Orthoceras: Their Feet Grew Out of Their Heads!

Orthoceras is an extinct nautaloid that lived in the Devonian period of the Paleozoic era, over 350 million years ago. Since it was a marine mollusk, orthoceras’ soft bodies were not preserved, but their ice cream cone-shaped shells were fossilized in great detail. The most advanced of the ancient invertebrates and relative to the present day squid and octopus, they had eyes, jaws and a sophisticated nervous system. This prehistoric squid lived in a chamber at the wide end of its cone shell. The tentacles that wriggled about outside of the shell were actually feet that, amazingly, grew from the creature’s head! These “feet” helped the mollusk crawl along the ocean floor and navigate while swimming. It is believed that the orthoceras fed on whatever other small marine dwellers were available, such as trilobites.

Image of Orthoceras Fossil

The orthoceras employed other impressive means of locomotion, as well. The majority of the orthoceras’ shell was comprised of empty chambers, spaces where the creature had lived until it grew too large. As it grew, it would seal off the old space from the new roomier chamber. These empty “rooms” remained connected by a tube that ran the entire length of the shell. Through this tube, the orthoceras could control the amount of air that was in each chamber. If it wanted to float higher in the water, it would fill the spaces with more air. If it wanted to descend, it would release some. Likewise, when the orthoceras wanted to move more quickly than the currents allowed, it filled its chambers with water and then shot all the water out the wide end of its shell, swiftly propelling it backwards. Interestingly, the orthoceras’ ability to control air compression and decompression in its chambers was studied and applied in the design of submarines.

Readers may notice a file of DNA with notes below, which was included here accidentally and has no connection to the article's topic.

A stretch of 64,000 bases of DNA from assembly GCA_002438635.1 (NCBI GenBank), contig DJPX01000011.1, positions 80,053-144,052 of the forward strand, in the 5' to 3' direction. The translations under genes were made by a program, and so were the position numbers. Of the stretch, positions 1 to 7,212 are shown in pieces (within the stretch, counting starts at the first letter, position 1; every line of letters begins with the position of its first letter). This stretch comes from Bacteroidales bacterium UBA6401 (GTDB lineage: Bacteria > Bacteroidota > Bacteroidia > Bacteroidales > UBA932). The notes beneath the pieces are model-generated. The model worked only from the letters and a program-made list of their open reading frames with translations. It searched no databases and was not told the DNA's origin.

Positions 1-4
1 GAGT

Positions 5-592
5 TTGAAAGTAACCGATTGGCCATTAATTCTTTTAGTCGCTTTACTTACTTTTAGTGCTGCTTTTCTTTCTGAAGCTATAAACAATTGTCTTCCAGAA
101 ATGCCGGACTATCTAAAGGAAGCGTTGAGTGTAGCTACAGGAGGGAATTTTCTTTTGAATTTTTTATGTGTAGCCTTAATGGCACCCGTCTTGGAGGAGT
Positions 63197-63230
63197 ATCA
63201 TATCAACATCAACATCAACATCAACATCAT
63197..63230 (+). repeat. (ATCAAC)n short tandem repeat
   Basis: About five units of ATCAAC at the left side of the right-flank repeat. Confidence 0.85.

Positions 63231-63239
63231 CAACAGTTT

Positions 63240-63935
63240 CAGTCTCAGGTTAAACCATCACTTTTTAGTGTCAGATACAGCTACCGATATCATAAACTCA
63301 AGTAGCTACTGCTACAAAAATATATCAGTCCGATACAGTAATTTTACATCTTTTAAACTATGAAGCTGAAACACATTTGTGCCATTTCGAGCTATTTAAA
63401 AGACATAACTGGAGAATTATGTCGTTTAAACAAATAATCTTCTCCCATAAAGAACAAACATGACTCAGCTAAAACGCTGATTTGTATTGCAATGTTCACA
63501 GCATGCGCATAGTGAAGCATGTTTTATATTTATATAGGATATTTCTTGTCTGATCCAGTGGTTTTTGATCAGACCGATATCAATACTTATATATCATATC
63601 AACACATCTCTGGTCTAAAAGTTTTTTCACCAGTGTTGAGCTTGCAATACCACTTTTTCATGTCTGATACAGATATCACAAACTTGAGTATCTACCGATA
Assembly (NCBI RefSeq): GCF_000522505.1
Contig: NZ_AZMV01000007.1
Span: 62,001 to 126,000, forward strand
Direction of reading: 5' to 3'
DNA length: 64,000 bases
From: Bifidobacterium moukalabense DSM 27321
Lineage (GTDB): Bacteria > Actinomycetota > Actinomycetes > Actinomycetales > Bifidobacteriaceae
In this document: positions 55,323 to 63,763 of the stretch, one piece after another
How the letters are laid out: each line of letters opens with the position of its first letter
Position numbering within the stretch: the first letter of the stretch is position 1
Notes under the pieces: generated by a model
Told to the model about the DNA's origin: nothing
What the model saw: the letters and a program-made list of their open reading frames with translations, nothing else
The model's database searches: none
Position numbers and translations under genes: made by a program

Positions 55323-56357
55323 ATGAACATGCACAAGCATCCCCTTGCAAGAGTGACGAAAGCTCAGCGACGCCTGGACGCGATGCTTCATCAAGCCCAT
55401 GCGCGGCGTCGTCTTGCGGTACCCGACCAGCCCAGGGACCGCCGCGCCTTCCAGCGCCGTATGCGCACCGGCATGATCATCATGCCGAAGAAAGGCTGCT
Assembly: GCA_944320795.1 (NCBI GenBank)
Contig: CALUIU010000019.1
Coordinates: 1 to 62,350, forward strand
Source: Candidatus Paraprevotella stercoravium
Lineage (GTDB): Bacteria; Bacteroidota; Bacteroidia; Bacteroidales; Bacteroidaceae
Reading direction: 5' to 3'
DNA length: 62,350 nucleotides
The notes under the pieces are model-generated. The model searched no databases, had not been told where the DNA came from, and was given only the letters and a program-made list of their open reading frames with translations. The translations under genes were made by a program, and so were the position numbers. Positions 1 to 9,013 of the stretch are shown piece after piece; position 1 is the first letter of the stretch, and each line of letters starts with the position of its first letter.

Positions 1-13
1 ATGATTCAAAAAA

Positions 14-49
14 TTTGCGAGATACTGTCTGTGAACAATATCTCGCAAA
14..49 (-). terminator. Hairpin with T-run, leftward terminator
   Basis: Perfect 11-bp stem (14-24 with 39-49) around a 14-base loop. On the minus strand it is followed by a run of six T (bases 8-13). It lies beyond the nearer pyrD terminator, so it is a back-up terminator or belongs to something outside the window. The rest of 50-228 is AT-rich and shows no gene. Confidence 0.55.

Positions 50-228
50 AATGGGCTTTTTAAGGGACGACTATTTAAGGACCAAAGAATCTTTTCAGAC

As the orthoceras died, its shell settled on the bottom of the sea floor. Fossilization preserved not only the shells, but also the detailed chambers and connecting tube. The color of the preserved fossil depends on the minerals that were in the groundwater. One of the most striking is a contrasting white and black preservation. It is believed that the ocean currents lined up the abandoned shells since most slabs with multiple fossils are aligned.

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Earth’s Treasures displays a wide variety of fossils, including the orthoceras, which are available as individual fossils, giant slabs with multiple shells or as bookends and plates. Visit Earth’s Treasures at 25 N. Willson to view the rare, the exquisite and the unexpected. For more information on Earth’s Treasures’ unique offerings, call 406-586-3451 or visit EarthsTreasuresMT.com